Siemens Policy Paper for the future of European hitech industry and thus a stronger Europe.

by michael rogers

Siemens is a Germany-based conglomerate company which specializes in engineering, electronics, and medical electrical devices. It was originally founded in 1847 as an electrical engineering company that produced electrical telegraphs, and eventually broadened its scope to include telegraph lines eventually constructing the world’s first electric streetcar line. Throughout the 20th and early 21st centuries, Siemens acquired and combined with various other companies to increase its capabilities, expanding its specializations into the various sectors in which it operates today, including industry, energy, healthcare, and infrastructure and cities.

Siemens turnover per year is the same as the whole H2020 Programme over 7 years, it employs just under 400,000 people world wide and leads in many fields of technology. It has a strong strategy reputation and has survived the ravages that have decimated much of the European high tech scene. When they write, it is worth reading ...


Siemens’ positions for a stronger Europe Europe is at a crossroads, and its newly elected political representatives face a variety of fundamental challenges. Leadership and determination are needed to maintain and strengthen Europe’s economic significance in the world. Industry and infrastructure remain Europe’s backbone for sustainable, inclusive growth and secure employment. The new and challenging dimension of global competition – which, more than ever, calls into question an international level playing field – makes it essential for a good European future that politicians and businesses stand up for multilateralism and reciprocity persistently, consistently, and with one voice. However, in order to prevent Europe from falling behind international competition, we now need a forward-looking, effective action program for Europe’s industry. The priorities of such a program must be to “Preserve, Promote, Invest” in five fields that are equally important for Europe.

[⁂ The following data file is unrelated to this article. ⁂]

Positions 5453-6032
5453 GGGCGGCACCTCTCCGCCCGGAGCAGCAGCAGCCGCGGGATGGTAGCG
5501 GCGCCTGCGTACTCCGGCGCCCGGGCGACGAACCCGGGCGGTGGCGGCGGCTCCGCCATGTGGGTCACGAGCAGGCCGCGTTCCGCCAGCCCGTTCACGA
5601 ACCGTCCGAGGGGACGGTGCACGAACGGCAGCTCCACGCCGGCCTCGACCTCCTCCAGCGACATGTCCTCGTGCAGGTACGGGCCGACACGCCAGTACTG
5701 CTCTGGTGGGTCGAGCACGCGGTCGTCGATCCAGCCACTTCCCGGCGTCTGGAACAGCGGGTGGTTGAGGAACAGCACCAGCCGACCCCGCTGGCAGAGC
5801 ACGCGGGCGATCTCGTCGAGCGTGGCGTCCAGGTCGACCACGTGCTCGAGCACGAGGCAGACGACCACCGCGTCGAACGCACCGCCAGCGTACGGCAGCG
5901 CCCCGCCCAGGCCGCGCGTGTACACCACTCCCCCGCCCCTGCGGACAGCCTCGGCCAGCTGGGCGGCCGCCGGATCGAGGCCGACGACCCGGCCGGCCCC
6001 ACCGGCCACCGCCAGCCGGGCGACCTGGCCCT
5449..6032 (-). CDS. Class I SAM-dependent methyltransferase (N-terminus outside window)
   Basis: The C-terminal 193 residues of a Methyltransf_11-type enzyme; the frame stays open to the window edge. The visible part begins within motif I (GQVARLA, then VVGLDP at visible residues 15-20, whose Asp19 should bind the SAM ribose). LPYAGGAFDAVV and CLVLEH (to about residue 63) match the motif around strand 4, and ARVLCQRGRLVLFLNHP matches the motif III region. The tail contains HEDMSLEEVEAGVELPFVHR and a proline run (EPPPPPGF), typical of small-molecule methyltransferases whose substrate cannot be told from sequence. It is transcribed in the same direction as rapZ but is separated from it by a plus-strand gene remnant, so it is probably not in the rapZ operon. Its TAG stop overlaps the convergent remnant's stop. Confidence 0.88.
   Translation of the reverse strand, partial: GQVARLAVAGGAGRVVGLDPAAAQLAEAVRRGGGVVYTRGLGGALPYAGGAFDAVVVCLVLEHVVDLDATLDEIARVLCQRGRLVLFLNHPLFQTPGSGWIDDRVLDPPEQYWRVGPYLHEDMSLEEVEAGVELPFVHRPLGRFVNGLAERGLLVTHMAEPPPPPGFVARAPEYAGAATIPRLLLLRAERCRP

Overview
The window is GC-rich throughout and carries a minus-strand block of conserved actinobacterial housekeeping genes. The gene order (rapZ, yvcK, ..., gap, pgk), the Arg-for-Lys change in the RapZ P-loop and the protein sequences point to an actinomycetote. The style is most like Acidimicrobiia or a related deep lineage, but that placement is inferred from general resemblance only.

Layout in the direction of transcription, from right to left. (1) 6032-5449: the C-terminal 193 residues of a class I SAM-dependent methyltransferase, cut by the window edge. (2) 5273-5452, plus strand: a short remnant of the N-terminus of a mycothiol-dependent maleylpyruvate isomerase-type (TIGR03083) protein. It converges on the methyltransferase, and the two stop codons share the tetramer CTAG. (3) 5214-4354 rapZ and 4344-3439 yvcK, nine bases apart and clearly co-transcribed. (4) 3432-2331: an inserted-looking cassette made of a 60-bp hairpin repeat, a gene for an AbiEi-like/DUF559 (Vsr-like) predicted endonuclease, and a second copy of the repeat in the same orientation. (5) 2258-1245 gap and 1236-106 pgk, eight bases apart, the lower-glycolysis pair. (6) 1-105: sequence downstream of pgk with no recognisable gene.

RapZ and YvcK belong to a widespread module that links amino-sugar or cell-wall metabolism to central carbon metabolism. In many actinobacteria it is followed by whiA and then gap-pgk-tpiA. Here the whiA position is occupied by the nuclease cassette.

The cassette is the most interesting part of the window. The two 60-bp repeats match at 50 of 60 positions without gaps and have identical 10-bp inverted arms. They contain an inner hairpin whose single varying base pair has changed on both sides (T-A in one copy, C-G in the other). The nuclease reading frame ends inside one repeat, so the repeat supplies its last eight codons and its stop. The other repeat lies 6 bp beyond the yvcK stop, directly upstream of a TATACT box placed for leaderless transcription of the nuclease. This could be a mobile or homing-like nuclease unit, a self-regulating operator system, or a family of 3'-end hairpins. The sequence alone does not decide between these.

1. A sustainable program to drive the energy transition and to fight climate change. We need complete sector integration without delay as well as substantial investments in Power-to-X, storage and grid-edge technologies. This offers the industry completely new and affordable ways of reducing CO2 and thereby achieving the ambitious EU climate goals. New climate-friendly technologies create new jobs in Europe and promising new markets worldwide.

2. A leading position in future technologies in the digital age. This requires substantial investment – private as well as public – in technological fields such as industrial artificial intelligence, cybersecurity, and critical infrastructure. Europe will only remain an attractive business location if it deploys future technologies mainly for industrial application.

3. Greater competitiveness for its companies by creating an appropriate legal framework. This includes modernizing European competition law and adapting state aid rules, especially to ensure that future technologies are rapidly implemented in day-to-day business practice and application. Full account must be taken of market conditions and dynamics and of the massive changes in framework conditions resulting from digitalization.

4. Coordinated and determined external economic policy and diplomacy that actively promote European business. The aim must be to promote a level playing field for international competition. At the same time, European companies need their interests to be proactively represented by EU institutions in their export efforts. Only if Europe, as a strong global player, supports its companies with one voice can disadvantages resulting from rapidly increasing geopolitical and geoeconomic interventions be contained.

5. A Europe-wide education campaign for its citizens and workforce to fill the challenging gap in new skills that people need to shape the digital and highly interconnected world. European Member States need a joint master plan for education and dual vocational training. Future technologies must be practiced and learned in a comprehensive way. State-aid rules should be adapted, and investment incentives should be created with a specific focus on education and training activities.

This action program for the European industry will make a significant contribution to a stronger Europe. Through it, we must work together to shape Europe’s future in a world where digitalization and globalization are changing the business environment in unprecedented ways. Siemens is committed to this goal and will actively contribute toward achieving it.

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